Introducing the New COBBIT Collection!

It’s been 30 years since Missouri Meerschaum Company offered a churchwarden style corn cob pipe.  After seeing some of our old churchwardens at pipe shows across the country in the last couple years, we figured that 30 years was far too long to go without a pipe style that many pipe smokers enjoy.  Consequently, several months ago we started making prototypes, hoping to once again offer the churchwarden style in our authentic and original Missouri Meerschaum corn cob pipes.

In our excitement over the project, we came up with not just one new churchwarden, but four!  Each of the four is unique in appearance.  Each one has an Italian vulcanite bit to accommodate the gentle bend that makes the churchwarden style so appealing.

The Wizard (left) is a full size churchwarden at 11 inches long with a deep bowl for those times when you can sit down and enjoy a long smoke with a bowl of your favorite leaf.

Our two new mid-sized churchwardens have very different bowl designs, but each hold about the same amount of tobacco.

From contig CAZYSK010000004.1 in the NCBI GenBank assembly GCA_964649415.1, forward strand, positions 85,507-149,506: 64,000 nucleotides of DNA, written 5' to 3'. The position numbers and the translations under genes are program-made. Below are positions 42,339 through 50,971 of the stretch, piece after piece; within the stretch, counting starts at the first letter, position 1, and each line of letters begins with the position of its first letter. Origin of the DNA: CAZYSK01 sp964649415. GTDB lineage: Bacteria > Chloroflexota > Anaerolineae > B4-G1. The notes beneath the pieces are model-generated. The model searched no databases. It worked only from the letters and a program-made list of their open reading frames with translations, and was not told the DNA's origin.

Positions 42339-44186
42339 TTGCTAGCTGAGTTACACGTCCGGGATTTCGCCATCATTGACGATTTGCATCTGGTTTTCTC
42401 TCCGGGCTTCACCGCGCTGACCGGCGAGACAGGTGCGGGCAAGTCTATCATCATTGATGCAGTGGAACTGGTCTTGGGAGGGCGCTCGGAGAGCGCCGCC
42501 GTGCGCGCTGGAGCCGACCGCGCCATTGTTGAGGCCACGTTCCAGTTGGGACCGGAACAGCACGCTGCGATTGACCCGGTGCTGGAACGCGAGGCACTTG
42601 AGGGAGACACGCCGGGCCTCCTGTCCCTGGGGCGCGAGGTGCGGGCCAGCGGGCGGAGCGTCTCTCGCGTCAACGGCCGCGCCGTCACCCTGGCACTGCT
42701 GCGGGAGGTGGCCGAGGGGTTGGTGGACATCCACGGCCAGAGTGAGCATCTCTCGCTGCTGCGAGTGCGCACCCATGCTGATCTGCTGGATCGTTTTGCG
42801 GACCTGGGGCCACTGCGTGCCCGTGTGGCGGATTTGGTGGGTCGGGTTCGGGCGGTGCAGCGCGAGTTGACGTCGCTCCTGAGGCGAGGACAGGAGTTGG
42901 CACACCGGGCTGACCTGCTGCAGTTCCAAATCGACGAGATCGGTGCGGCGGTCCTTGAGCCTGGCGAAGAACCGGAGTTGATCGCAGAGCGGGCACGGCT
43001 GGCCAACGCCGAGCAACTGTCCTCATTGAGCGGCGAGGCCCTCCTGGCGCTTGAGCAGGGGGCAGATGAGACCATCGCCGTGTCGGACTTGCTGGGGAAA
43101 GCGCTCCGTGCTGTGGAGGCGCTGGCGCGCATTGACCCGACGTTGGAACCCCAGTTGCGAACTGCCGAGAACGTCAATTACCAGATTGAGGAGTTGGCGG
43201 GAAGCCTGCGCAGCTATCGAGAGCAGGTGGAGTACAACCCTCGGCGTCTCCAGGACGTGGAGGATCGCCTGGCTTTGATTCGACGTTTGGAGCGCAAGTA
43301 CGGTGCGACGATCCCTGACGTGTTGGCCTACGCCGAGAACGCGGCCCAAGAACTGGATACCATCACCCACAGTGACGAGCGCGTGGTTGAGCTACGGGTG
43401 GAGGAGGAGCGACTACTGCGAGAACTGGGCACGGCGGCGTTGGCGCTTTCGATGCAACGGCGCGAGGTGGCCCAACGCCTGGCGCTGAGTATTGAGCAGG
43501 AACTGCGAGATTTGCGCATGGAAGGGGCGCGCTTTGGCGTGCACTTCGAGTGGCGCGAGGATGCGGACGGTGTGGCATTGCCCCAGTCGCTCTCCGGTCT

The Elf (left) bowl shape is a taller version of our Rob Roy bowls, somewhat conical with a rounded flare at the top. The bowl has a dark stain added to the coating and a genuine, hardwood insert in the bottom.

The Shire (right) has an acorn-shaped bowl with a dark stain added to the coating and a genuine, hardwood insert in the bottom.

The Dwarf (below), being the smallest of the series, is just what the name implies:  a mini-churchwarden with a smaller bowl for those times when you have minutes, not hours, or when you need to use both hands.

These four pipes – the Wizard, Shire, Elf, and Dwarf – comprise our new Cobbit Collection of churchwarden style corn cob pipes!

Check out our Cobbit Collection on our website today and be one of the first to start your collection!

Oh No! Not a Price Increase!

Yes, unfortunately, the time has come that we must increase the prices on all Missouri Meerschaum products, effective October 1st.  Our last increase was on January 1, 2011, so it has been almost 4 years since we last had to increase our prices.